Sillman points out that the priest’s enthusiastic commitment was all the more important because, in those early days of the soil conservation movement, many of the neighbors of those pioneering conservation farmers thought they were crazy, and weren’t afraid to say so. Sillman says Father Tibesar helped turn that situation around and over the course of the next decade he helped persuade scores of farmers around Rollingstone to work with the Soil Conservation Service.
Father Tibesar was buried in the Holy Trinity Church Cemetery at Rollingstone, his grave only a short distance from the site of his nature preserve. The preserve is gone, but the conservation ethic he helped instill nearly two generations ago remains solidly in place, even though the average farm size in that predominantly dairy county has nearly doubled.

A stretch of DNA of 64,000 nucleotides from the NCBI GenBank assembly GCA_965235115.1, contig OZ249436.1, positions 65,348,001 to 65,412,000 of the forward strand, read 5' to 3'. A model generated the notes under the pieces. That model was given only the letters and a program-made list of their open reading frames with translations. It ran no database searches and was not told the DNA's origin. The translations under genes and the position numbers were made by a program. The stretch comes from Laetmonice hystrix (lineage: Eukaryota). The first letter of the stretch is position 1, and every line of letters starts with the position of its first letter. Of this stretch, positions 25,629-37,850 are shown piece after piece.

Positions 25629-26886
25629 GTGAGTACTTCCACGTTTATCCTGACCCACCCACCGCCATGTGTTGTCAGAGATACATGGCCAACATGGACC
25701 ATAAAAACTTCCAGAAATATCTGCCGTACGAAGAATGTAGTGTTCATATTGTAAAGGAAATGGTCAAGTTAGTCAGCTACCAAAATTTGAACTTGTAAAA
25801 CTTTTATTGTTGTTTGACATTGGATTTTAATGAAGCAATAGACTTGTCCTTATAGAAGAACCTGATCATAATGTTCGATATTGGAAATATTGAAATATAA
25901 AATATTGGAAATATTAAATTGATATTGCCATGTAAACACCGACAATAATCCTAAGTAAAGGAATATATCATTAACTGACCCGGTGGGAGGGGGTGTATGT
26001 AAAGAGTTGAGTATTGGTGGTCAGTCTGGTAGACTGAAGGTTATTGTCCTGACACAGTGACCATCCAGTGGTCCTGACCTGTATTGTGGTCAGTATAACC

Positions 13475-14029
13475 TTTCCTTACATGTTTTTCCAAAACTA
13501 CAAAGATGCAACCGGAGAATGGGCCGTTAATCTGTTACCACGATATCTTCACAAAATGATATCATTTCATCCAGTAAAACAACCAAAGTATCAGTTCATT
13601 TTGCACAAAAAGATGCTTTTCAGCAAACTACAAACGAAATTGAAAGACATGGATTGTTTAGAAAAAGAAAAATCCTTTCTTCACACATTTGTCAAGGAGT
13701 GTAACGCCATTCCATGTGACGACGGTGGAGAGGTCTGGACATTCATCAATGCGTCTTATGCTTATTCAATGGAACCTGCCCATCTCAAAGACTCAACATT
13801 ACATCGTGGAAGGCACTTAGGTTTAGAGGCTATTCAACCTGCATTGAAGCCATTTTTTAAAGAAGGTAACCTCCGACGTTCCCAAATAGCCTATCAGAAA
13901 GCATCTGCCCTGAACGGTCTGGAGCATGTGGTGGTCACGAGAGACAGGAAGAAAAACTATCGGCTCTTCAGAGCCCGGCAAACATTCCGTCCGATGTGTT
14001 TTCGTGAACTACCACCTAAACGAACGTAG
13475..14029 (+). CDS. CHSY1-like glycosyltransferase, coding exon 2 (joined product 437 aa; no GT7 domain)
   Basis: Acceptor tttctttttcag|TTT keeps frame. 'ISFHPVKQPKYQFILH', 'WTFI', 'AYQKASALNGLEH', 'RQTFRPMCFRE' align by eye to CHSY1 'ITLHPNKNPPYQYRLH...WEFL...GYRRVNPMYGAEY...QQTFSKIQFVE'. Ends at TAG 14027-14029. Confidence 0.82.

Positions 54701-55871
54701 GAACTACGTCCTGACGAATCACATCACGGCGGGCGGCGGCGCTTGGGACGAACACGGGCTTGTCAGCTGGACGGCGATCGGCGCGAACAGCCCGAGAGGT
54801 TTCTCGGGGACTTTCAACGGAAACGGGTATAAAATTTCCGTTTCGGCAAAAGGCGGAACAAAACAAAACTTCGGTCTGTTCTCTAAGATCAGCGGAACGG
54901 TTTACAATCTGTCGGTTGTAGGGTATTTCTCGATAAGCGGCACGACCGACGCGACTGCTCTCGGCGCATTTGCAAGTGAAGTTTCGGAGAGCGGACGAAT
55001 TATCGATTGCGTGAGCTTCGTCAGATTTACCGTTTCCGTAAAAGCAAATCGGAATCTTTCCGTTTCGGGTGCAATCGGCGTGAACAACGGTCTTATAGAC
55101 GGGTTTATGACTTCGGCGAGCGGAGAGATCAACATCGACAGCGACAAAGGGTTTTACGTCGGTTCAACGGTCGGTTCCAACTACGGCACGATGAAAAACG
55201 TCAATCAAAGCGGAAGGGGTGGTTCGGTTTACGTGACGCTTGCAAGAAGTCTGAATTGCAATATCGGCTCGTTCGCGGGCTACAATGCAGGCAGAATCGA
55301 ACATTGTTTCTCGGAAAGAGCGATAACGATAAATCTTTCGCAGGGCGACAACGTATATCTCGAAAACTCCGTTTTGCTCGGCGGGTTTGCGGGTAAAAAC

The area around Rollingstone is some of the prettiest farm country that can be found in the U.S. today. It’s one of those special places where the nurturing hand of man appears to have actually enhanced the handiwork of nature. The steep hillsides and creek bottoms are, for the most part, preserved in woodlands, while the gentler hills are covered in pasture or planted in contour strips of short grains and corn, with man-made conservation ponds dotting many fields. It is a beautiful and productive testament to the dedication and work of many farmers and conservationists, but it owes its beginnings primarily to the voice of one man, Father Peter Tibesar of Rollingstone.